Dead still found in New Orleans

2006-03-07 07:35

New Orleans - Six months after Hurricane Katrina ravaged New Orleans, bodies are still being pulled out of wrecked and rotting homes.

Firefighters in hard hats with cadaver dogs found the latest victim on Monday in a house that had been inspected months ago, though clearly not well enough.

It was the second corpse found since recovery efforts resumed last Friday, said Steve Glynn, chief of special operations for the New Orleans Fire Department.

The race and gender of the body located on Monday found in the black Lower Ninth Ward, could not be determined, Glynn said.

"I don't want to be too graphic," Glynn said. "But it was confusing at first."

The official door-to-door search of New Orleans ended October 3 with a death toll of 972. Since then, at least 131 more bodies have been found. Some by officials, some by horror-struck friends and family members, some even by insurance inspectors.

Bodies washed away by storm

Firefighters continued to search homes for a few more months, but had to stop in December when their funding ran out.

Meanwhile, state officials continued to slog through the thousands of reports of missing people. They have now cut the list down to 1 900 people who disappeared amid the chaos of a mass evacuation following the vast August 29 storm.

They believe about 400 of those are probably dead. Many of those bodies could have been washed away in the storm, but officials have sent a list of names and last known addresses to recovery workers in hopes of recovering as many bodies as possible.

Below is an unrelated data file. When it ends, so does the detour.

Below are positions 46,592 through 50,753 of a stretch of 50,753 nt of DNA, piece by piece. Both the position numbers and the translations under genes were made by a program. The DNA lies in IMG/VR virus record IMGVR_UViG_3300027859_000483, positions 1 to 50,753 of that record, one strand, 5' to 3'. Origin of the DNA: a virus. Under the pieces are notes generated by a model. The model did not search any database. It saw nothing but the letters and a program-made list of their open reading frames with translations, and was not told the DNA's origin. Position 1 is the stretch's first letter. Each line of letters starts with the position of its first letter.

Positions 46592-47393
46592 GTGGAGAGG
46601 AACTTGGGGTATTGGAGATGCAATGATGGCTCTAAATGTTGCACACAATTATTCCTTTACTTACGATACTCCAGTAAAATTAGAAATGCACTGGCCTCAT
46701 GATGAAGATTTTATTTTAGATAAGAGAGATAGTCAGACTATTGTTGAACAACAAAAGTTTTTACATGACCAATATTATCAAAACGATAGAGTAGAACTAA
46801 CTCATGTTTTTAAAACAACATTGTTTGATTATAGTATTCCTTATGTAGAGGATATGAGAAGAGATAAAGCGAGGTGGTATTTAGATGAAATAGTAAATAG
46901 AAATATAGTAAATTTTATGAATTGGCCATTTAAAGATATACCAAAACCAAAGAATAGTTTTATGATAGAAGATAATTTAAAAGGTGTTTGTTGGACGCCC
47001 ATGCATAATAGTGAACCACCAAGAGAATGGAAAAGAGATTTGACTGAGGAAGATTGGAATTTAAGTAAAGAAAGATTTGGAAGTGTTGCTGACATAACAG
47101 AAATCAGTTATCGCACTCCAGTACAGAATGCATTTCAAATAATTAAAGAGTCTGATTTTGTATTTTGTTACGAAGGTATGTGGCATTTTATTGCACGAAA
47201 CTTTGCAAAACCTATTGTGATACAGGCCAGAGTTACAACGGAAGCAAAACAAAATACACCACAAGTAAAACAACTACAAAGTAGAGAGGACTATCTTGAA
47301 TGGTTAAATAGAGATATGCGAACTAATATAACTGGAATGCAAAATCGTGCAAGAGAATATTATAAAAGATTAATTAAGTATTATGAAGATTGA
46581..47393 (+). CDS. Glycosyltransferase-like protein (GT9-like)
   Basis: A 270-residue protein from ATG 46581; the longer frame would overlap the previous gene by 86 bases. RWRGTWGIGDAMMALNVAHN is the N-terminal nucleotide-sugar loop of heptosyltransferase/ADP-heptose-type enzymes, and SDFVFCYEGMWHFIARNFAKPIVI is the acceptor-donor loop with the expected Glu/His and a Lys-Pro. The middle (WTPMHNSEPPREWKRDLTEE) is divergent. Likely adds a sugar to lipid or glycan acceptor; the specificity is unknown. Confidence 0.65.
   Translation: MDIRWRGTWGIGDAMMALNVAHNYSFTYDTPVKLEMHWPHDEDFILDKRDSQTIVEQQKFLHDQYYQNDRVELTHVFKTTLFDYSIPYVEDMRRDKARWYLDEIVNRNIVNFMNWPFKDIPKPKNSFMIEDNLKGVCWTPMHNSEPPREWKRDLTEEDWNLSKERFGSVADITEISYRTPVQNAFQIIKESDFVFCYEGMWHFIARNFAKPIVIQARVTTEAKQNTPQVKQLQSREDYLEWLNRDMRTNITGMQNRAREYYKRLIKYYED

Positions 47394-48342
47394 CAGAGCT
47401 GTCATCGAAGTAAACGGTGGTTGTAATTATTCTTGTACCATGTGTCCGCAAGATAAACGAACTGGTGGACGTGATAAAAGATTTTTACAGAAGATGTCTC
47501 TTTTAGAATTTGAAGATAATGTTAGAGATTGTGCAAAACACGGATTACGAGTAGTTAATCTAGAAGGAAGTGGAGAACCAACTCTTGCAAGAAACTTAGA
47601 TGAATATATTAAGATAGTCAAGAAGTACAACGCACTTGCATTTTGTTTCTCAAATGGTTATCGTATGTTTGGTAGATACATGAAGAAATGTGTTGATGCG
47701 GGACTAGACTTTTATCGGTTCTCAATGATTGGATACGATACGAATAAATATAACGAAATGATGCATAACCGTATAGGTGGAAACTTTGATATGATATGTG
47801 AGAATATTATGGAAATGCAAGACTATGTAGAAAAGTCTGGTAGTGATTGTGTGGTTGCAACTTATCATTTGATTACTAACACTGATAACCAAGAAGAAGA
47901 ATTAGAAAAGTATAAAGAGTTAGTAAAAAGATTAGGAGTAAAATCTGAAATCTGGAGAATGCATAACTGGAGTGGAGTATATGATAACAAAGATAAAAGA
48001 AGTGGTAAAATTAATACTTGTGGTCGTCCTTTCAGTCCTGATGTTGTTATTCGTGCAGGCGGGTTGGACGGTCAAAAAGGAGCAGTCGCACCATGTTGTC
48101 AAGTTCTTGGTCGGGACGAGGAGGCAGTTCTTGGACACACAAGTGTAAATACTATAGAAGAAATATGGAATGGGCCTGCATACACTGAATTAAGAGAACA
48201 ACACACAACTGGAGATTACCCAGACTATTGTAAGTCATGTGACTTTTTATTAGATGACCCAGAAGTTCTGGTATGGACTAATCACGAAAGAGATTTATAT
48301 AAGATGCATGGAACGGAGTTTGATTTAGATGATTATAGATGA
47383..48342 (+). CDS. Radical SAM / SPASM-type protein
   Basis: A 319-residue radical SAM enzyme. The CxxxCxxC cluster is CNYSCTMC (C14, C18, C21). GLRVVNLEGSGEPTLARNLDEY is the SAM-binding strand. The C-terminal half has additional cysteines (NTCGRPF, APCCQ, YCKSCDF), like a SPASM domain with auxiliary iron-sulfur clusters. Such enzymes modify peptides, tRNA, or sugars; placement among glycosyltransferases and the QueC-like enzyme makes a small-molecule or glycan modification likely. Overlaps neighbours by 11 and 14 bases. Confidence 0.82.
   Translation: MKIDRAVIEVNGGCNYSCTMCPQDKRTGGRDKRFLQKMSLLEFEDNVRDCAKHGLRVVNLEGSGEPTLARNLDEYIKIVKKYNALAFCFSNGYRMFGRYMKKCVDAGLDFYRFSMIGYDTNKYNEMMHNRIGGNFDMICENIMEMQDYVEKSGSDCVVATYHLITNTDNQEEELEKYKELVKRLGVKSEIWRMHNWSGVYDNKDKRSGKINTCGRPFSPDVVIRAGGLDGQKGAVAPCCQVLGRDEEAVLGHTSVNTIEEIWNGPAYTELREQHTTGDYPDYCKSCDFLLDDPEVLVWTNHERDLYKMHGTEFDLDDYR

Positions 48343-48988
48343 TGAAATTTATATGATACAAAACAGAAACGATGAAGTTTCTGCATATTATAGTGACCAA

Searchers have said they expect to find many of the dead in the Ninth Ward, a poor neighbourhood of 5 600 homes, bounded by the Industrial Canal, the Mississippi River, swampland and the hurricane-ravaged suburb of St Bernard Parish.

The coroner, meanwhile, continues to struggle to identify the remains of those pulled from the wreckage. Of the 910 people examined at a special morgue at Carville, 86 storm victims remain unidentified.

The coroner has also been unable to locate the families of 74 people whose bodies are ready to be released for burial, said Melissa Walker, a spokesperson for the Louisiana Department of Health and Hospitals.

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